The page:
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Lecture 6

GERON/HLTH220: Textbook Notes for Lecture 6

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HLTH 220
Linda Jessup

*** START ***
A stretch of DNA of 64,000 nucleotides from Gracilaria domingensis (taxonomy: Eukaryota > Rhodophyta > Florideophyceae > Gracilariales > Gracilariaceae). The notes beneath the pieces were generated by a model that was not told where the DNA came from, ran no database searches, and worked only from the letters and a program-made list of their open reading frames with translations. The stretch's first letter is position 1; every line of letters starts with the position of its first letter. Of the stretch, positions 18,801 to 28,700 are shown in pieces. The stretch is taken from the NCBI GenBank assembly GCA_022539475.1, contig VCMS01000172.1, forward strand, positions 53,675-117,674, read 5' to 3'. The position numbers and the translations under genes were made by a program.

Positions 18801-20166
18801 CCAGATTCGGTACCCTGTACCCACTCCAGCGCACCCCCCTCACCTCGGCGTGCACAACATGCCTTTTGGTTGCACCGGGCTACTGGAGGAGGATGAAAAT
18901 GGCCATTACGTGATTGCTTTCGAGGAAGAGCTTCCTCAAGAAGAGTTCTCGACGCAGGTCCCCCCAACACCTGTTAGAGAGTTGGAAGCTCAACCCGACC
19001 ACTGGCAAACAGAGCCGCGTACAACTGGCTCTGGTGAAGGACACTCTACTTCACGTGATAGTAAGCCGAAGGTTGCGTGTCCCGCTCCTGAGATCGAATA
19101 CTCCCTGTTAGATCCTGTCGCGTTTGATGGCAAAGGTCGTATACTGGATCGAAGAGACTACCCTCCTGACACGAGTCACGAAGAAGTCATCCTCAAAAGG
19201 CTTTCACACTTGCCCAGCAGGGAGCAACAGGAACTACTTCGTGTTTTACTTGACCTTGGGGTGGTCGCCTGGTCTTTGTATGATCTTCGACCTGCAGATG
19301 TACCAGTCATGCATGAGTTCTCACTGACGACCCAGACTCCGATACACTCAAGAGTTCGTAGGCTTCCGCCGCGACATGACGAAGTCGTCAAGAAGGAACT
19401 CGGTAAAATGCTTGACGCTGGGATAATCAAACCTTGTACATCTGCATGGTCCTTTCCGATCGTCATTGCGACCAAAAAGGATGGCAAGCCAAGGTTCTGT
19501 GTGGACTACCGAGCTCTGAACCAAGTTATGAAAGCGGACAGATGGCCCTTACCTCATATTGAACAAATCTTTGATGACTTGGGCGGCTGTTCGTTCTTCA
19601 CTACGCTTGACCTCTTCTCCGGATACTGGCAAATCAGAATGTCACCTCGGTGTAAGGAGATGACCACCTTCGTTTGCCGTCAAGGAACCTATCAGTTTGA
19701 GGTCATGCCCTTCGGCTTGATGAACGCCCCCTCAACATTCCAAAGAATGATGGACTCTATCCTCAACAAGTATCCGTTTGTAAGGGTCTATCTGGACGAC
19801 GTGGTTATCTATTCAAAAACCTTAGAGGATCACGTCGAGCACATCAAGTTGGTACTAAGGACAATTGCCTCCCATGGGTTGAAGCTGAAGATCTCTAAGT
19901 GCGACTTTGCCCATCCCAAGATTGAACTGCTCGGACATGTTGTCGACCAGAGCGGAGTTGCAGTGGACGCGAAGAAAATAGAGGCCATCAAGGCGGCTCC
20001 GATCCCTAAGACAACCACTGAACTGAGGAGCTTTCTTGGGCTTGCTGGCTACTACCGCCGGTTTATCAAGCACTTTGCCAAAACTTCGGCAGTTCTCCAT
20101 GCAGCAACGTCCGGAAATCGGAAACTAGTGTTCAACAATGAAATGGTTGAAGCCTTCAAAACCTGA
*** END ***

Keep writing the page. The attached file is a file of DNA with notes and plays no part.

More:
Lecture 5 –Psychosocial Perspectives on Lifespan Development and Health nd Textbook: Lifespan Development: A Topical Approach 2 Edition Chapter 5: Modules 5.1, 5.2, 5.3 5.1. Piaget’s Approach to Cognitive Development - What is cognitive development, and how did Piaget revolutionize its study? - What theoretical elements underlie Piaget’s theory? Piaget’s goal was to understand how children think, rather than characterizing whether their thinking was right or wrong at a given age - He assumed 4 stages: sensorimotor, preoperational, concrete operational and formal operational - And movement from one stage to another when the child reaches appropriate level of physical maturation - Schemes, organized patterns of functioning, that adapt and change with mental development - Assimilation is the process by which people understand an experience in terms of their current stage of cognitive development and way of thinking - Accommodation refers to changes in existing ways of thinking, understanding, or behaving in response to encounters with new stimuli or events - Earliest schemes are primarily limited to the reflexes and infants start to modify these schemes through the process of assimilation and accommodation Sensorimotor Stage, the initial major stage of cognitive development - Action=Knowledge, acquire knowledge through direct motor behaviour 1. Simple Reflexes (first month): begin to accommodate the infant’s experience with the nature of the world 2. First Habits and Primary Circular Reactions (1-4 months): first habits and primary circular reactions; begins to coordinate what were separate actions into single, integrated activities (i.e. gasping an object + sucking on it) 3. Secondary Circular Reactions (4-8 months): child begins to act upon outside world (experimentating) 4. Coordination of Secondary Circulation Reactions (8-12 months): goal-directed behaviour, in which several schemes are combined and coordinated to generate a single act to solve a problem. Object permanence is the realization that people and object exist even when they cannot be seen 5. Tertiary Circular Reactions (12-18 months): which are schemes regarding the deliberate variation of actions that bring desirable consequences, infants appear to carry out miniature experiments to observe the consequences 6. Beginnings of Thought (18 months- 2years): mental representation is an internal image of a past event of objects; their understanding of causality also becomes more sophisticated. Preoperational Stage - Still not capable of operations: organized formal, logical mental processes. Preoperational thought is symbolic function, the ability to use a mental symbol, a word, or an object to stand for or represent something that is not physically present o Relies on improved linguistic ability, language allows children to think beyond the present to the future o Centration, process of concentrating on one limited aspect of a stimulus – typically its superficial elements –and ignoring others o Conservation is the knowledge that quantity is unrelated to the arrangement and physical appearance of objects  Transformation is the process in which one state is changed into another o Egocentric thought is thinking that doesn’t take into account the viewpoints of others  Largely explains why many preschoolers talk to themselves, even in the presence of others and often ignore what others are telling them: the lack of awareness that their behaviour acts as a trigger to other’s reactions and responses o Intuitive thought use of primitive reasoning and their avid acquisition of the world knowledge  asking “Why?” prepares them for more sophisticated reasoning; begin to grasp functionality, the idea that actions, events, and outcomes are related to one another in fixed patterns; aware of identity certain things stay the same regardless of changes in shape, size, and appearance Operational, organized, formal, logical ment
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